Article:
Degree: PPE (Philosophy, Politics and Economics) (Bachelors) - Oxford, Lincoln College University
Hi, my name is Dan and I'm studying PPE (Philosophy, Politics and Economics) at Oxford University. At school, I did Cambridge Pre Us and attained D1s (A*+ equivalent at A-Level) in Maths, Economics and Russian and a D2 (A* equivalent at A-Level) in Further Maths (here is a link to the Pre U website for details of grade conversions: http://www.cie.org.uk/images/121798-cambridge-pre-u-guide-for-framing-offers.pdf).
I feel very lucky to have been taught by some excellent teachers and I am instinctively drawn towards tutoring by the desire to help others find that inspiration to truly engage with their subjects. I have enjoyed gaining experience of working in education through volunteering as a classroom assistant in two local schools, as well as coaching several sports.
Maths and Economics form a large part of my course and I have enjoyed studying them immensely. I found being tutored before my exams extremely helpful, since they are both technical subjects which require thorough understanding rather than simply the regurgitation of facts.
In order to get the most out of our lessons, you will be able to guide them by specifying the areas which are most relevant to you. It is important that you ask for clarification on any topic where you have doubts, and never write off a question as too stupid to ask, since they are often the most important ones!
Having experienced the stress of university admissions myself, I understand how complex and overwhelming the process can seem, so I also feel well placed to offer advice on preparation for Oxbridge applications. Whether it concerns personal statements, the TSA aptitude test or interviews, I am keen to pass on key tips and techniques to bypass any potential pitfalls.
Getting in touch
If you are interested in arranging a free meeting with me, or just want to ask any questions, I would be very pleased to hear from you.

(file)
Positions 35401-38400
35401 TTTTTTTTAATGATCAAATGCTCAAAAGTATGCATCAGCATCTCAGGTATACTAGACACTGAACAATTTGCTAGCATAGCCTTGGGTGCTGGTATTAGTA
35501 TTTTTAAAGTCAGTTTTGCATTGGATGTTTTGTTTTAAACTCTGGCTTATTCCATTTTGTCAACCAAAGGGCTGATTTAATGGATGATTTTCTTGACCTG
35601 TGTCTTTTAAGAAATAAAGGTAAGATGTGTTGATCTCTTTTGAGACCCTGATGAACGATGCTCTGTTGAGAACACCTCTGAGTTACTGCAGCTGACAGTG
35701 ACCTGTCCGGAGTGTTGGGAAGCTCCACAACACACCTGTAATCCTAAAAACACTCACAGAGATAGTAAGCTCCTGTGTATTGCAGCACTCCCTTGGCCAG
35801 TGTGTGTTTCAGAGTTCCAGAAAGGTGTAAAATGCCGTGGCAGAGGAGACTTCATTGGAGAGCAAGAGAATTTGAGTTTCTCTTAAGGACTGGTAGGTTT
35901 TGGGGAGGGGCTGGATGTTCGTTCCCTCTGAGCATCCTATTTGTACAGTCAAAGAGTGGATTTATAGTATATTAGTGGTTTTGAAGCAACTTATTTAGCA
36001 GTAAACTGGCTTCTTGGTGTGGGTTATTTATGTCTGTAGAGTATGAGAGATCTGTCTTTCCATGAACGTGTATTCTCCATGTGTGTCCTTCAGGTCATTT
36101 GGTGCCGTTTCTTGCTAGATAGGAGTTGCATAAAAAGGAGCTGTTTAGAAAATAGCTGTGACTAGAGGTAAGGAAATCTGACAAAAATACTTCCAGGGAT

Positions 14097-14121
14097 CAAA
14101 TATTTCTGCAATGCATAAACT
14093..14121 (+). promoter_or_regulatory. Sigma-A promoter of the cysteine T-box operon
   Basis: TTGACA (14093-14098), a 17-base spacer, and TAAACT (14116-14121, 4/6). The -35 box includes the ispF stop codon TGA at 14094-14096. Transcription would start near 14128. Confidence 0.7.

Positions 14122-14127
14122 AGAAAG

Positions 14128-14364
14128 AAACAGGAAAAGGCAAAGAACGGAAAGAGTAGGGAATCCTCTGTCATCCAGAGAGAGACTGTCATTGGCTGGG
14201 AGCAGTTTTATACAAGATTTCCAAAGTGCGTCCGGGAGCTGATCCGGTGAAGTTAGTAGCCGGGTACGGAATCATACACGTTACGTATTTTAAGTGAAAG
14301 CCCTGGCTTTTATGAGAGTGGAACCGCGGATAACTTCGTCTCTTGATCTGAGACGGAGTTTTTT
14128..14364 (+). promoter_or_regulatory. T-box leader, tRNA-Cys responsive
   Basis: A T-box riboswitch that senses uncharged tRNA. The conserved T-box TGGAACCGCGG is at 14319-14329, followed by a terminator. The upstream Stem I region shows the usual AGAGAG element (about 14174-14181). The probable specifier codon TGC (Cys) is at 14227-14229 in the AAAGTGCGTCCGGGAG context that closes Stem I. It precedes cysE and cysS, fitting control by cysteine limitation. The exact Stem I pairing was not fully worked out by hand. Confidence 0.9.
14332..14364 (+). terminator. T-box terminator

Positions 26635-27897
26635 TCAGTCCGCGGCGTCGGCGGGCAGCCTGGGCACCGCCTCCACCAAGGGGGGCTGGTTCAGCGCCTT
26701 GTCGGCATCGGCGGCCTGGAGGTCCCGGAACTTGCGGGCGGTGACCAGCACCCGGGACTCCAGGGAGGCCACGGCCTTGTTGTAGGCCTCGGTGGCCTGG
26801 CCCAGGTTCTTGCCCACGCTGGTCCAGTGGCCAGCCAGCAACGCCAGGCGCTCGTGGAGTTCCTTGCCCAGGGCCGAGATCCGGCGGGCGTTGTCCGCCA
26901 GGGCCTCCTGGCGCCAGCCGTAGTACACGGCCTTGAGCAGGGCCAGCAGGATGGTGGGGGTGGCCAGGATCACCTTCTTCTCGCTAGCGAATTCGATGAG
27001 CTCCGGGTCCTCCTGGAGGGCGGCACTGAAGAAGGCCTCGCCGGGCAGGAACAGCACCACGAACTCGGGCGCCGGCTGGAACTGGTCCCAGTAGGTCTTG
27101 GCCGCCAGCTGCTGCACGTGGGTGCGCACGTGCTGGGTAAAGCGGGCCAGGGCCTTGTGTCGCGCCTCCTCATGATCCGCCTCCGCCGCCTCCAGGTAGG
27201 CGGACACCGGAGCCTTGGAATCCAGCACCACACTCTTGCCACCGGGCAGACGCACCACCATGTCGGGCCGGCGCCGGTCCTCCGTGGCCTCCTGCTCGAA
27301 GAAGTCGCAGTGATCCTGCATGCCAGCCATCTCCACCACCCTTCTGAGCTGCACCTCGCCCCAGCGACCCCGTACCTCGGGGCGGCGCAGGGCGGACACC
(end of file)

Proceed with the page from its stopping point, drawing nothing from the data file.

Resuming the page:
|Economics||A Level||£20 /hr|
|Maths||A Level||£20 /hr|
|-Personal Statements-||Mentoring||£20 /hr|
|.TSA. Oxford.||Uni Admissions Test||£25 /hr|
|TSA Oxford||Uni Admissions Test||73.2|
Mandy (Parent) July 17 2016
In Economics, we tend to think of "best" as synonymous with "most efficient." There are many different types of efficiency, but the most important of them are allocative and productive efficiency, since they indicate the degree to which goods and services are produced and sold at the lowest possible price. Intuitively, perfectly competitive markets seem the best equipped to manage this, since, in the long run, the absence of firms with market power and the availability of perfect information mean that price equals marginal cost (the condition for allocative efficiency) and production is capped at the point where average total cost is at its lowest (the condition for productive efficiency). However, the assumptions of perfect competition, such as perfect information and complete absence of barriers to entry, are unrealistic. Furthermore, whilst monopolistic markets are neither allocatively nor productively efficient, their firms often benefit from economies of scale, since their privileged positions allow them to increase their size. This can shift their cost curves downwards, allowing them to produce and sell their product at lower prices than their perfectly competitive counterparts. Therefore, whilst monopolistic markets remain allocatively and productively inefficient in absolute terms, they can be relatively more efficient than others, if they take advantage of their economies of scale. (I would only target this at a fairly advanced student, as it is higher level analysis / evaluation.)see more